SEATTLE, April 1, 2013 – Swedish Health Services today announced that Chief Executive Kevin Brown is leaving Swedish to take a new position as CEO of Piedmont Healthcare in Atlanta.
Swedish Chief Executive Kevin Brown to Take Top Post at Piedmont Health in Atlanta; Marcel Loh Named Interim Leader, National Search Begins
New Cancer Center to Open April 1 at Swedish/Edmonds; Outpatient Facility to Provide Medical Oncology, Infusion Services Close to Home
Swedish Cancer Institute at Edmonds opens to the public at an April 17 ribbon-cutting ceremony on the Swedish/Edmonds campus. (Left to right) David Loud, aide from Congressman Jim McDermott, M.D.; Swedish Cancer Institute Medical Oncologist Richard McGee, M.D.; Swedish/Edmonds Chief Executive Dave Jaffe; and Swedish Cancer Institute Executive Director Thomas D. Brown, M.D., MBA, cut the ribbon during the event that attracted 250 visitors. The two-story facility, located at 21632 Highway 99 in Edmonds, provides high-quality and comprehensive medical oncology to patients through an infusion unit, laboratory, pharmacy, and access to Swedish’s electronic medical record system.
EDMONDS, WASH., March 21, 2013 – Swedish Health Services will open a new outpatient cancer center at the Edmonds campus on Monday, April 1, 2013 in response to the growing need for medical oncology and infusion (chemotherapy) services in the south Snohomish and north King County area. The new two-story, 17,102-square-foot facility is anticipated to handle as many as 175 patient visits each day and provide increased access to cancer-care services for people living north of Seattle.
2012 was both a challenging year for Swedish, and one of the strongest in our 102-year history. I now refer to it as our second most important year ever, with the first being our founding.
This year was challenging because at this time last year we were losing significant amounts of money. We started our 2012 fiscal year projected to absorb a $90 million operating loss. Instead, we ended the year with a $39.9 million positive operating margin – resources we invest directly back into Swedish to support the care and services we provide our patients and communities. That is a $130 million momentum swing that was achieved through the hard work and focus of every Swedish employee; each played a part in making the necessary and significant changes that put Swedish back on solid financial footing.
There were many difficult decisions made in 2012 that resulted in Swedish becoming a more efficient organization. Changes were needed to reduce costs, gain efficiency, improve process and invest in future growth.
That included ...
Nurses are at the core of the patient care team. Whether a patient is diagnosed with cancer, admitted to the Swedish Neuroscience Institute or delivering a healthy baby, they receive care from a team of highly-skilled and dedicated nurses.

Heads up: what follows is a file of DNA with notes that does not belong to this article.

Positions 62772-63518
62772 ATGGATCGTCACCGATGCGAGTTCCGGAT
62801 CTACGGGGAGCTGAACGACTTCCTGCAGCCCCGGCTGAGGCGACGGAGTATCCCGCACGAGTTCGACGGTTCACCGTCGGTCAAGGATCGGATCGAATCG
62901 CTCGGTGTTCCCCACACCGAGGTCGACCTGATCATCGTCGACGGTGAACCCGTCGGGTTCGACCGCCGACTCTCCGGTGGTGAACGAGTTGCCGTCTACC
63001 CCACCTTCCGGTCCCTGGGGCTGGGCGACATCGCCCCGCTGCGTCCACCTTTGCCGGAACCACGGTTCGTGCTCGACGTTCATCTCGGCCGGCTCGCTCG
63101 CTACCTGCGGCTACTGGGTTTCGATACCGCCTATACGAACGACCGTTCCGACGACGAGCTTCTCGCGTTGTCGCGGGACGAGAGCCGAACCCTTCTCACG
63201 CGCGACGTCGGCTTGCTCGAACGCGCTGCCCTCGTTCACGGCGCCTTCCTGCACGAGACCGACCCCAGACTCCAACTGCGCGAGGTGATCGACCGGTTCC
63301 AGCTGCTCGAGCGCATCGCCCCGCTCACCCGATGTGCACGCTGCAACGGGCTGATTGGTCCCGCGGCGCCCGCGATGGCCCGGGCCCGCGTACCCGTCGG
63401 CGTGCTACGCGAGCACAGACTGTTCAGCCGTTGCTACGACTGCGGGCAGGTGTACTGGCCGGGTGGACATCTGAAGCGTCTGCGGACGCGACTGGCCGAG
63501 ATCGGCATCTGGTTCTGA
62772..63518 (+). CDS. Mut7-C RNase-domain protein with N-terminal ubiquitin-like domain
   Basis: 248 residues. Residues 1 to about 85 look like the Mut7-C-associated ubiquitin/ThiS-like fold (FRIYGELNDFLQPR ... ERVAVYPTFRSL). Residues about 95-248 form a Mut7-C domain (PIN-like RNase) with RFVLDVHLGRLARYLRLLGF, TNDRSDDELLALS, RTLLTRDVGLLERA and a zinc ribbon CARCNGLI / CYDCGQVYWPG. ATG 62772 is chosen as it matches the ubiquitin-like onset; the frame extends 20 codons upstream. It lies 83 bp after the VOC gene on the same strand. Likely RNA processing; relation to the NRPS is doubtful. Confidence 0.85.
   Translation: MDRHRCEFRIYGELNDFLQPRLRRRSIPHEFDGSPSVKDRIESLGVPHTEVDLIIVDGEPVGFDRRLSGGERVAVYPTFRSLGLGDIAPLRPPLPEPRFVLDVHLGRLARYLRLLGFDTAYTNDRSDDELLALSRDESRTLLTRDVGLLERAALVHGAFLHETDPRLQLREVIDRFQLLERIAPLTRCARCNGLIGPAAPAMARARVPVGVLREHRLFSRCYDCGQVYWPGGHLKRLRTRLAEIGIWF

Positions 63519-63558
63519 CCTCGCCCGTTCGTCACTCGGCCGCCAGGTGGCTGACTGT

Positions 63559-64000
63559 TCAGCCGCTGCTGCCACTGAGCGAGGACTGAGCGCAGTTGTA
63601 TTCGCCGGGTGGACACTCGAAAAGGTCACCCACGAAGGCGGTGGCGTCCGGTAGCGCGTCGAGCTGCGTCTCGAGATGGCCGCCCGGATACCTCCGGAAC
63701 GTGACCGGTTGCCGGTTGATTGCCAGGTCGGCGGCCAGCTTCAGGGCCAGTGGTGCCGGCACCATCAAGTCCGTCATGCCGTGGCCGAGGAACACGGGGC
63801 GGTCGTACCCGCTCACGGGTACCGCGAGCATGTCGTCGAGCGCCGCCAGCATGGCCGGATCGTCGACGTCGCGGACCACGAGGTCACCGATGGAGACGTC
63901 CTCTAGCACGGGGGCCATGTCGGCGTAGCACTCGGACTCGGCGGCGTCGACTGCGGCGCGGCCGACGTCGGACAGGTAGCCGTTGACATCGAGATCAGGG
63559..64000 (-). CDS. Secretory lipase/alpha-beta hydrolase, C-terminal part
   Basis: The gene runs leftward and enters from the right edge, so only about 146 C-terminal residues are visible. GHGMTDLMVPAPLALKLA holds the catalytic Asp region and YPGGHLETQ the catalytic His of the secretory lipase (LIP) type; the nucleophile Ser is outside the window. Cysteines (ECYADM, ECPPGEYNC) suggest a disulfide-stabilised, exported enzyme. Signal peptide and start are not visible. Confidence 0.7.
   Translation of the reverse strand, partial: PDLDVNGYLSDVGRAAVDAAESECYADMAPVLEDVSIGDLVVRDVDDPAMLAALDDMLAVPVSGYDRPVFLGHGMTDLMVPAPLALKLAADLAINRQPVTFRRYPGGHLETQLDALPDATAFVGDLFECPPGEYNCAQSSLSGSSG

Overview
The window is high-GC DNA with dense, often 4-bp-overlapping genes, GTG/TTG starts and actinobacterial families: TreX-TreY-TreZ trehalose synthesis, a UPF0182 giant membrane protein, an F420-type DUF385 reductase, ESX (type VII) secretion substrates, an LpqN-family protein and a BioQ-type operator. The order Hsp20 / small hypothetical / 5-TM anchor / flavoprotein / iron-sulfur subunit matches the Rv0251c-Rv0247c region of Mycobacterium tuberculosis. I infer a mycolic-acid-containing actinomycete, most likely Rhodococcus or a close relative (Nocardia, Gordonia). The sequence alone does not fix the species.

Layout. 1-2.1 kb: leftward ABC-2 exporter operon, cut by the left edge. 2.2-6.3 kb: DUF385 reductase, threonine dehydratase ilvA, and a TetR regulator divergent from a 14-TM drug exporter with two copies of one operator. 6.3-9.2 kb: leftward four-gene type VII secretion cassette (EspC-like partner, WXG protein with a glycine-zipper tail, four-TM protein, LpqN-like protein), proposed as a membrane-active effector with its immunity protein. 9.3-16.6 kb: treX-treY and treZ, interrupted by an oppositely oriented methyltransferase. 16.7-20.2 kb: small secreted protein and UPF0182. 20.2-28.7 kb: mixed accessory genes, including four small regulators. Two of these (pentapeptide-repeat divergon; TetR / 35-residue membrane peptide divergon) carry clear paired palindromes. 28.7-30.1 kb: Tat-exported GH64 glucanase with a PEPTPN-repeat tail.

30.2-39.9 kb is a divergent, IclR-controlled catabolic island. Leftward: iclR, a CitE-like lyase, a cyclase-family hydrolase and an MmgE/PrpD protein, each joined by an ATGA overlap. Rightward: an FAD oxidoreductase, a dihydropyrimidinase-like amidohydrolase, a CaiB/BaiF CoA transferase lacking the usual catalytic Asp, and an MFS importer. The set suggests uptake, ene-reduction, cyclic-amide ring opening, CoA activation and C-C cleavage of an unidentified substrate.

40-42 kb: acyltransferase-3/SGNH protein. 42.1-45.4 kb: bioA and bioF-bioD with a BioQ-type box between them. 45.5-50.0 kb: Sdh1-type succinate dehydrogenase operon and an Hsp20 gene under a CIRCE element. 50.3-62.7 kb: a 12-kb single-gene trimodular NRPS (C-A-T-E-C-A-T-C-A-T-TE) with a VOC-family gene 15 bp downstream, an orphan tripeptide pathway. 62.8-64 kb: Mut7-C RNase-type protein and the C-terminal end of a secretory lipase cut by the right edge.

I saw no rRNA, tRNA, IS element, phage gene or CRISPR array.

Many of us take it for granted that our nurses will be skilled, competent and caring. But how do new nursing school graduates learn how to be effective caregivers?
Swedish’s senior nursing leadership created Swedish's innovative Registered Nurse (RN) Residency Program in 2010, after doing extensive research on nationwide best practices for effectively transitioning academically trained RNs with bachelor's degrees to a commitment to careers in the stressful and demanding environments that nurses face in critical care settings.
The goal of the program is to address at Swedish the serious problems posed by a looming national shortage of experienced and skilled hospital critical care nurses. An important strategy for accomplishing this goal lies in reducing the troublingly high percentage of newly hired RNs who drop out of the profession during the first year or two after they are hired.
The inaugural Destination Swedish luncheon event on Feb. 11 generated nearly $500,000 for the program, which has been carefully designed to promote a culture of peer support and shared learning between new RNs who go through an intensive 12- to 24-week residency program together.
The following is an interview with Susan Jones, clinical educator in the program.
What is a nurse residency and why it is important?
Susan: Nursing school...
Swedish Administrator Interviewed by Media on Growing Problem of Mental Health 'Boarding' and Coalition Proposal Among Area Hospitals to Add Additional Designated Beds
SEATTLE, Feb. 6, 2013 - in light of the critical nature of the topic, Swedish Vice President of External Affairs Dan Dixon was interviewed by two media outlets this week - The Seattle Times and KOMO TV (Channel 4; ABC) - about local hospitals having to 'board' mental-health patients because of the lack of appropriate beds.
ISSAQUAH, WASH., Feb. 1, 2013 – Childbirth is often painful and always unpredictable, but postpartum recovery doesn’t have to be. New mothers can now leave the hospital even happier with Postnatal Body Therapy™ by Bavia™. This postnatal massage service is now available at Swedish/Issaquah.